It must now be explained that during the honeymoon of the Tesmans an event has occurred in the literary world. Ejlert Lövborg, who was supposed to have become submerged for good and all, and who was hidden in a mountain parish, has suddenly published a volume on the progress of civilisation which surpasses all his previous writings, and which creates a wide sensation. It is whispered that a lady up there in the mountains, Mrs. Elvsted, the wife of a sheriff of that name, has undertaken his social restoration. Lövborg is once more a dangerous rival to Tesman, who, however, with generous enthusiasm, hastens to pay his tribute of praise to the new publication. The play opens on the morning after the arrival of the Tesmans at their villa, and the action occupies forty-eight hours, the scene never changing from the suite of apartments on the ground floor. It may be conceived from these brief preliminaries that action, in the ordinary sense, is not the strong point of the drama, the interest of which, indeed, is strictly psychological. It consists, mainly, of the revelation of the complex and morbid character of Hedda Gabler, attended by the satellites of Mrs. Elvsted, Brack, and Lövborg, the husband, Tesman, being in reality a semi-comic character, not much more subtle than Helmer in A Doll`s House, but no whit the less closely studied.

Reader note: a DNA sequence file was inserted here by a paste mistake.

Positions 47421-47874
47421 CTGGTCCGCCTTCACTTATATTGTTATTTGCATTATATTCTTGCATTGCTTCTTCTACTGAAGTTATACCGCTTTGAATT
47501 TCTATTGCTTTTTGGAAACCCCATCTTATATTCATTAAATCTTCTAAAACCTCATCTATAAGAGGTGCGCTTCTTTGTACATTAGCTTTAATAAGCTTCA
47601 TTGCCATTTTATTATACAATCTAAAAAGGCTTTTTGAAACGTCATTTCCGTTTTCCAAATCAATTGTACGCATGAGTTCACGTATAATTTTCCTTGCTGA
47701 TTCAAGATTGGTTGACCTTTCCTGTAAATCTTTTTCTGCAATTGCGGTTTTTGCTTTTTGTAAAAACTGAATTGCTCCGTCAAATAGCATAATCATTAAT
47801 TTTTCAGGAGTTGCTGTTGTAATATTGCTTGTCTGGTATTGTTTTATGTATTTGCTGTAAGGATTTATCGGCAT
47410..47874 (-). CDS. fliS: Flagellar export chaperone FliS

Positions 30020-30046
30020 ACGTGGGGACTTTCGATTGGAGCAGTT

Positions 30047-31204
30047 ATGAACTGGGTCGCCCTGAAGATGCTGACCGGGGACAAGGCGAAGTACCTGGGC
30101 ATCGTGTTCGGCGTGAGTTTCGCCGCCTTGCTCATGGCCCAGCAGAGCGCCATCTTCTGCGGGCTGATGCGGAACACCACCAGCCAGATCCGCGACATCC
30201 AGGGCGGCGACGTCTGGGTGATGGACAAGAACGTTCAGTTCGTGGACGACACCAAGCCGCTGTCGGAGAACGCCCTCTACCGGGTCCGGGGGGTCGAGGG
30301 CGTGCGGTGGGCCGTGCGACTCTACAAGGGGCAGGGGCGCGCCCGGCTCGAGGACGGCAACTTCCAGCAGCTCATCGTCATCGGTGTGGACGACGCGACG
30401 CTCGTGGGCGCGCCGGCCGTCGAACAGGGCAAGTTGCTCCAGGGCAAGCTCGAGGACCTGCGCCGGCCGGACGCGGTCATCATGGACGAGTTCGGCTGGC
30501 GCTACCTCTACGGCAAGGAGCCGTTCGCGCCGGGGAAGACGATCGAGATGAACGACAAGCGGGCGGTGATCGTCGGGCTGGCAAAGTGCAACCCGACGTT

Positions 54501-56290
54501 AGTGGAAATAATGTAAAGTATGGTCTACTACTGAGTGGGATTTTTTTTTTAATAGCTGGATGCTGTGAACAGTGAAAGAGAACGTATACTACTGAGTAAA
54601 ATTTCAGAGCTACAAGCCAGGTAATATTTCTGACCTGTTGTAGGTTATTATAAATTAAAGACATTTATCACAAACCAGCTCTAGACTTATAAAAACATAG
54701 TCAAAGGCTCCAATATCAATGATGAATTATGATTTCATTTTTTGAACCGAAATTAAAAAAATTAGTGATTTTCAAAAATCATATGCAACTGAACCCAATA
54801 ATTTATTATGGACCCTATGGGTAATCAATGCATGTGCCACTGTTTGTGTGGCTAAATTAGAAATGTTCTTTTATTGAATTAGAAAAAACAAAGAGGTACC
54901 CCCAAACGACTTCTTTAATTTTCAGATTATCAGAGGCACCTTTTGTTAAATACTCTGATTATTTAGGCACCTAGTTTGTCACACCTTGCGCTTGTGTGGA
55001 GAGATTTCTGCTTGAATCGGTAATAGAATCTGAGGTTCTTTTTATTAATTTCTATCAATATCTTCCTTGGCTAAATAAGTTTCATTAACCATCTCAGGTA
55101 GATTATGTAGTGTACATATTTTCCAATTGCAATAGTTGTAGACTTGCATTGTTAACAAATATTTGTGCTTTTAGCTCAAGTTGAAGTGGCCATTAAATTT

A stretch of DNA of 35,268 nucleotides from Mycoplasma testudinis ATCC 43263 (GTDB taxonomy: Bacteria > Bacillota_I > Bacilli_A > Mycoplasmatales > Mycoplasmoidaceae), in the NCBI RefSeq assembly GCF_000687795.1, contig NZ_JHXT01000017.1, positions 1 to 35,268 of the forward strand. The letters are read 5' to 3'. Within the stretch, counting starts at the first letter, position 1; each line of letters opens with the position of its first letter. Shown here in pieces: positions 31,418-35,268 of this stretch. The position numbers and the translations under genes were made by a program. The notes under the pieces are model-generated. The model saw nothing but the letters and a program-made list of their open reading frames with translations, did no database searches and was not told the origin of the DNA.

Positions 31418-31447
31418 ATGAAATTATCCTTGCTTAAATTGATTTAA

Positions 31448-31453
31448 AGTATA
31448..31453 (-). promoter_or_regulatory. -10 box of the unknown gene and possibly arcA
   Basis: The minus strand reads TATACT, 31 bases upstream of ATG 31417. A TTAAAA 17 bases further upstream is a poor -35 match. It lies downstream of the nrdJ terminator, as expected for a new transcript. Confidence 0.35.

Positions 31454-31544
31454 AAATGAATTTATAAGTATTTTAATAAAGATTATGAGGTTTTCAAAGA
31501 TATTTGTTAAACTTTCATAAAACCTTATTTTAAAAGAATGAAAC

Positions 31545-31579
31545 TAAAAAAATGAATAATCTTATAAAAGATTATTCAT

Hedda is one of the most singular beings whom Ibsen has created. She has a certain superficial likeness to Nora, of whom she is, indeed, a kind of moral parody or perverted imitation. Hedda Gabler is a spoilt child, whose indulgent father has allowed her to grow up without training of any kind. Superficially gracious and pleasing, with a very pretty face and tempting manners, she is in reality wholly devoid of moral sense. She reveals herself, as the play proceeds, as without respect for age or grief, without natural instincts, without interest in life, untruthful, treacherous, inplacable in revenge. She is a very ill-conditional little social panther or ocelot, totally without conscience of ill or preference for good, a product of the latest combination of pessimism, indifferentism and morbid selfishness, all claws and thirst for blood under the delicate velvet of her beauty. A characteristic insight into her indifferentism is given by herself in the following dialogue, from the second act, between Hedda and Judge Brack, her old flame, to whom she has been cynically confessing how tedious she found her wedding journey: –